Bling and Blong
So then these two happened to come along - Bling and Blong - whatever else could you conceivably call these guitars, but each have their role and story in the great scheme of things.
On the right ("Bling") - This guitar was actually supposed to be the decoy - the one you leave in the workshop so nobody gets as far as the good stuff - hence the Blingy approach to it. Initially, it was an exercise in doing a Nito finish to a guitar body - Les Paul Goldtop Spray Cans seemed to be an obvious starting point as sooner of later another LP will be on the agenda, and with my skills I need all practice I can get. I bought the body (another ebay special) as it had some useful parts on it - decent brass trem block and bridge and a nice set of saddles and those ended up on the black on black Strat, so I had a suitable donor - laminated ply - nothing special but a reasonably accurate neck pocket. The neck I had lying around - very sparkly dots and inlays, and a suitable candidate to match the now, shiny shiny sparkly sparkly Gold Body, then adding a few cheap Chinese parts that were in the boxes in the shed especially the gold pickguard that had some useful black pickup covers on it along with some coily bits to make a noise with, and some very cheap wiring all to be left intact. But the whole thing was cheaper than buying in a new Fender switch tip - bargain! Assembled it in a couple of hours, and everything seemed to fit without too many matchsticks or superglue to fill holes in the wrong places and it all just worked.
To my utter amazement, this guitar actually plays, the action is reasonable, and sounds surprisingly almost Strat like - haven't got as far as setting it up yet - it was never intended to be a guitar, it was supposed to just hang on the wall and dazzle .............
Now "Blong" on the other hand has a bit of a story to it and is a very very real guitar that is close to my heart. I never get involved in building tribute guitars preferring to take a more organic approach to builds, but this was an opportunity that was too good to miss. At the back of my mind, I had had the idea to do a build of Fast Eddie Clarke's (RIP) Motorhead Strat - this was a guitar that I knew intimately, having spent a four years of my life restringing it, fixing it, tuning it and hanging it round Eddie's neck through the Bomber/Ace of Spades/No Sleep till Hamersmith era back in the late 70's/early 80's. I had built the backup Strat on the road (electric sanders in Holiday Inn bathrooms at 3am - they must have loved us) and both guitars were with him till the end.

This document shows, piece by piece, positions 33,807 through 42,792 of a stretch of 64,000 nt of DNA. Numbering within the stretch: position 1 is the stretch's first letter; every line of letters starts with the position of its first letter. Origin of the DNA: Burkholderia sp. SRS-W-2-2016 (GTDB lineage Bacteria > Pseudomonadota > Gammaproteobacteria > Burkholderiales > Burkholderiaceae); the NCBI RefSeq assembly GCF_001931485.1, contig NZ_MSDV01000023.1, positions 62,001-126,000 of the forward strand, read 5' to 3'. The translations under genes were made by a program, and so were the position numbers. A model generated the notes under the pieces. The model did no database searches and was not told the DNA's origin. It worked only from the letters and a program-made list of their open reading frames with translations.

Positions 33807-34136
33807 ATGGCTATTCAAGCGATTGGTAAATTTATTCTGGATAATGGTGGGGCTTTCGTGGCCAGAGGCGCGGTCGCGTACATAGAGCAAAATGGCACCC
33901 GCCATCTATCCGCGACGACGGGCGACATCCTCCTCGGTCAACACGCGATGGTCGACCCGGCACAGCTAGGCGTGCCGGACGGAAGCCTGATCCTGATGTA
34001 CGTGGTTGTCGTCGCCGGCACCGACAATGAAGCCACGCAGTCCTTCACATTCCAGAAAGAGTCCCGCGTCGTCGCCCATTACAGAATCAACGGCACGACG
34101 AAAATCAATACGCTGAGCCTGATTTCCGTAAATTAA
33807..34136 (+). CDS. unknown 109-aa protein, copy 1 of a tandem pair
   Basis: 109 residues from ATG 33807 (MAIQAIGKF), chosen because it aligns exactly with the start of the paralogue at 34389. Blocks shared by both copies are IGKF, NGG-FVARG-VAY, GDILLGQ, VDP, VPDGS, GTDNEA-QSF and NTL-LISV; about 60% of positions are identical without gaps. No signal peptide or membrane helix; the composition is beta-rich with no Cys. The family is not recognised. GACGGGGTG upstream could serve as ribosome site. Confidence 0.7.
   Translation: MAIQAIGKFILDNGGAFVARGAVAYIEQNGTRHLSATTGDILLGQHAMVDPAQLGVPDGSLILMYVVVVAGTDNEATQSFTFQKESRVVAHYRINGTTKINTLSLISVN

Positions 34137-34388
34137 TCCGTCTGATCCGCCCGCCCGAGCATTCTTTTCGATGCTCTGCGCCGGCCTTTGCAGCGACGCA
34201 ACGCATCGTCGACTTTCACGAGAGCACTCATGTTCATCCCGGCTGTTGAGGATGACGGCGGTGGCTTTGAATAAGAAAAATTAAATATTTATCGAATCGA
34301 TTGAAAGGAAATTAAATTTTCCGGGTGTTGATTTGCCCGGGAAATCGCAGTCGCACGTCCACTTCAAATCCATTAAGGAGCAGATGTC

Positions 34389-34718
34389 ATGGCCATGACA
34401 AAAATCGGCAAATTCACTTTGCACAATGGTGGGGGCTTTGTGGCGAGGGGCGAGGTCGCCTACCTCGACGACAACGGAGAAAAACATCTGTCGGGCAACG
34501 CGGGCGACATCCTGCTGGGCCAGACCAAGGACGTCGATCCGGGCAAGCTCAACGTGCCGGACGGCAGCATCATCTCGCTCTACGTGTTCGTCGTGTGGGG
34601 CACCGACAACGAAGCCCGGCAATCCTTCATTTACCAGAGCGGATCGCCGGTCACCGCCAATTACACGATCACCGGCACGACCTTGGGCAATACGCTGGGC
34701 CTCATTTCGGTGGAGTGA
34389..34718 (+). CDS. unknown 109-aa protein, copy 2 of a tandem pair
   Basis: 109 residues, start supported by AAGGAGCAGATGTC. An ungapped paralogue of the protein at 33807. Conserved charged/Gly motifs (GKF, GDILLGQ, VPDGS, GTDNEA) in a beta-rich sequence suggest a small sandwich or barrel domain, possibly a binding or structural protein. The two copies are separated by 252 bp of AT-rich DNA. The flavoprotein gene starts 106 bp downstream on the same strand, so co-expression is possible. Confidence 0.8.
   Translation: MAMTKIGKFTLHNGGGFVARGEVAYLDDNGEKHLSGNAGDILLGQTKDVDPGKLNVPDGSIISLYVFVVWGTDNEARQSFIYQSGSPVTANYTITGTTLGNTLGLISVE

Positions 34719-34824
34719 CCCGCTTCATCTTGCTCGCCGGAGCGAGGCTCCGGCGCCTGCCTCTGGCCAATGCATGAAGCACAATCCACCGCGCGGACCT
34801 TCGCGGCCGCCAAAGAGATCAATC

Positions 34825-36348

Eddie had always claimed that they were pre CBS Strats but the large late 70's Headstocks were a bit of a giveaway, and in some respects it was what gave them the Sustain - well if anything with that Band was ever sustained given the frantic pace - as an aside, sets were always put together to be one hour fifteen in production rehearsals, and usually ended up at 45mins for the same tunes by the end of the Tour, such was the well fueled Speed of it.
I had built an oiled bodied Strat with a brass nut and also another Stat that happened to have an Dimarzio SDS on the bridge along with stock US fenders in middle and neck which was the original Ace of Spades configuration (first take, no pre-roll, no count, just Lemmy shouting GO! and frantically waving thru the Glass) - the backup ended up with a Seymour Duncan at the bridge, as we couldn't find another Dimarzio that didn't squeal with feedback - there were no other wiring twists - all stock stuff apart from all 3 pickups in phase - the setup changed down the line with Fastway and other pickups were introduced on both of them, but that was not on my watch.
The bit that I was missing was the Pickguard - I had sort of been looking, but nothing felt right, until I came across an old stock Fender Gold plated Solid Brass Pickguard, and it all came back to me in a flash - that's what I picked up in that music store in Newcastle all of those years back. A standard SSS plate all gold and shiny and ready to dazzle that reflection from a Follow Spot. So out with an electric drill and big fat file for the Bridge Humbucker hole - no surround to dress it, just a hole. The plate now has exactly the same cockups as the originals - the drill slipped putting in the upper hole for the Humbucker just as it did all those yeas ago, so the pickup doesn't go in square - I will bet that bit of cardboard pushing it into position is still under the plate to this day. No modern frills - springs not tubing (the surgery was behind the stacks anyway), neck shim made from a snapped off 45, one of the bands of course - this is a Rock and Roll Guitar.
So finished, I sat and just held it and just went "Yeah" - it was like seeing an old friend you haven't seen for nearly 40 years.
How does it sound - Louder than everything else of course, but then what else would you expect................